Do neuroenhancement pills really improve attention, memory, or cognition?

Originally published in HCPLive.com

by Victor G. Dostrow, MD

The Internet is filled with reports of remarkable cognitive enhancement with various nostrums.

Many are not regulated, and the pages are typically associated with glowing testimonials and a link to sign up for uninterrupted (and uninterruptible) delivery of the miracle substance. More to the point of this post, other blogs, reports, and forum comments opine as to notable benefits of taking prescription medications marketed to treat conditions and diseases.

Do neuroenhancement pills really improve attention, memory, or cognition? Unfortunately, our patients often read these same reports with rather less skepticism than we may have about the purported benefits. What is our moral duty when asked to prescribe for this kind of purpose, now generally referred to as neuroenhancement? What are we to say to them when they request our opinion on such therapy? Have you considered your thoughts on using drugs to modify otherwise normal people?

The American Academy of Neurology has been working for some time on advice to the practitioner on this matter, and a guideline was recently released. This report, crafted by the Ethics, Law and Humanities Committee, focused on the ethics of such prescribing, concluding that prescribing or recommending products is generally acceptable.

The underlying issue is that persons with no clear disease or impairment are asking about ingesting substances for the purpose of improving attention, memory, and/or cognition. Often, neurologists and other practitioners are asked to prescribe medications for these purposes. Examples include methylphenidate (Ritalin and others) and donepezil (Aricept). Much has been said in quite abstract terms about the moral and ethical implications of neuroenhancement, but the Academy seeks to provide more practical guidance.

This analysis proceeds by commenting on this prescribing being outside the traditional goals of medical practice, but notes that most would consider it acceptable, as the goal is the improvement of patient well-being. Principles of ethics of medicine (beneficence, autonomy, etc) in this setting are the primary focus. In general, as long as a prescriber carefully considers these principles, neuroenhancement prescribing is ethically permissible. One particular ethical consideration is the potential for confl ict of interest, especially if the prescriber has a financial interest, such as equity interest in the manufacturing company. In addition to the ability to ethically prescribe, a prescriber may, if he or she so chooses, ethically refuse to prescribe. One analogy used extensively in this guideline is cosmetic surgery. The moral and ethical framework between the two is quite similar.

The role of regulation and the FDA is analyzed, as, at present, neuroenhancement is “off-label.” Medical liability is another concern. The authors believe that courts will apply the same standards regarding medical negligence that would obtain to more traditional practice. There is a possibility that medical expert testimony will not be required in litigation associated with this type of prescribing, as neuroenhancement is “elective.” Also of concern is the potential future alteration of rules for court proceedings regarding neuroenhancement to favor the plaintiff.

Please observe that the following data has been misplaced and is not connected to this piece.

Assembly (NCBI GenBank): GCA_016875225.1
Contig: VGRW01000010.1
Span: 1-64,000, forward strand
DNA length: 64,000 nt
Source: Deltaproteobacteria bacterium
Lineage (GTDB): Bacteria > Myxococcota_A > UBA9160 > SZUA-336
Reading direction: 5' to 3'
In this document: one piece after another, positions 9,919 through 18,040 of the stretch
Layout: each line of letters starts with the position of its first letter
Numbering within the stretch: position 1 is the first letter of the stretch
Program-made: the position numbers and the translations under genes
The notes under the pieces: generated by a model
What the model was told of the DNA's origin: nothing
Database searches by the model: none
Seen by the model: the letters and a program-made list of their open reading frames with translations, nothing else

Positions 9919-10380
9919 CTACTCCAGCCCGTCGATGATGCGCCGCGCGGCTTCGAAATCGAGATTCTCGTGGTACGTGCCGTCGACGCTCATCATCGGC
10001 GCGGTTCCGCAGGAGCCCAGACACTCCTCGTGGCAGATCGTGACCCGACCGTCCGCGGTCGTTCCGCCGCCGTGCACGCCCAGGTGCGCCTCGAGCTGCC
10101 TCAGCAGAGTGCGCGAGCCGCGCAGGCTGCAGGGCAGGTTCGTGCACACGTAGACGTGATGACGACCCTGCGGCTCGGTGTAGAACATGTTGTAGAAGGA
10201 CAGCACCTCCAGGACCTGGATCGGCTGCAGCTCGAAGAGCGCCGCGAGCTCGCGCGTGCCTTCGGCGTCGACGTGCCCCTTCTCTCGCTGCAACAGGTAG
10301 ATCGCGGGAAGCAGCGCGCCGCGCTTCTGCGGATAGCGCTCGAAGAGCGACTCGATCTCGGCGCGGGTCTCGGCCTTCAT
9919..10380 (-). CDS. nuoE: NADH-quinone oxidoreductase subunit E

One additional material future concern is neuroenhancement for children. The effects of substance ingestion on brain development will be difficult to characterize. And, resolving a difference of opinion about a proposed medication between the child and parent raises additional issues of autonomy.

So, as prescribers, we are now operating within established ethical guidelines to prescribe medications for neuroenhancement. And, we are acting within the scope of current laws if we so prescribe. We are equally free to refuse to prescribe, if we explain to the patient why we are doing so. It is now up to the reader to exercise due clinical and ethical judgment in deciding how this applies to daily practice.

Victor G. Dostrow is a neurologist who blogs at The Nerve Center.

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  • http://www.brokenmarionettebook.com Maija Haavisto

    It is interesting that in the U.S. most nootropic drugs are available OTC. In Europe they tend to be Rx drugs (or are classified as drugs, even if they are not marketed in that country, so you can’t just order them online).

  • Holden Robbins

    Seems to be an article about the ethics of prescribing neuroenhancement drugs and not at all about whether (as the title indicates) “neuroenhancement pills really improve attention, memory, or cognition?”

  • http://lockupdoc.com Lockup Doc

    I agree with the comment by Holden Robbins. I’m a psychiatrist, and I think this issue (of prescribing for neuroenhancement purposes) is going to become a progressively larger one as neuroscience progresses and more medications that could potentially be considered “neuroenhancers” are developed. I’m not opposed to the practice of off-label use of prescription medications for “neuroenhancement” purposes assuming that appropriate informed consent has been obtained and that the potential benefits outweigh the potential risks for each situation. HOWEVER, I do NOT believe our already-strapped health care insurance system should reimburse for this practice. This is what in my field I would refer to as “cosmetic psychiatry.” Let’s be honest with our diagnoses in such situations, and the patients who want this type of treatment should pay out of pocket.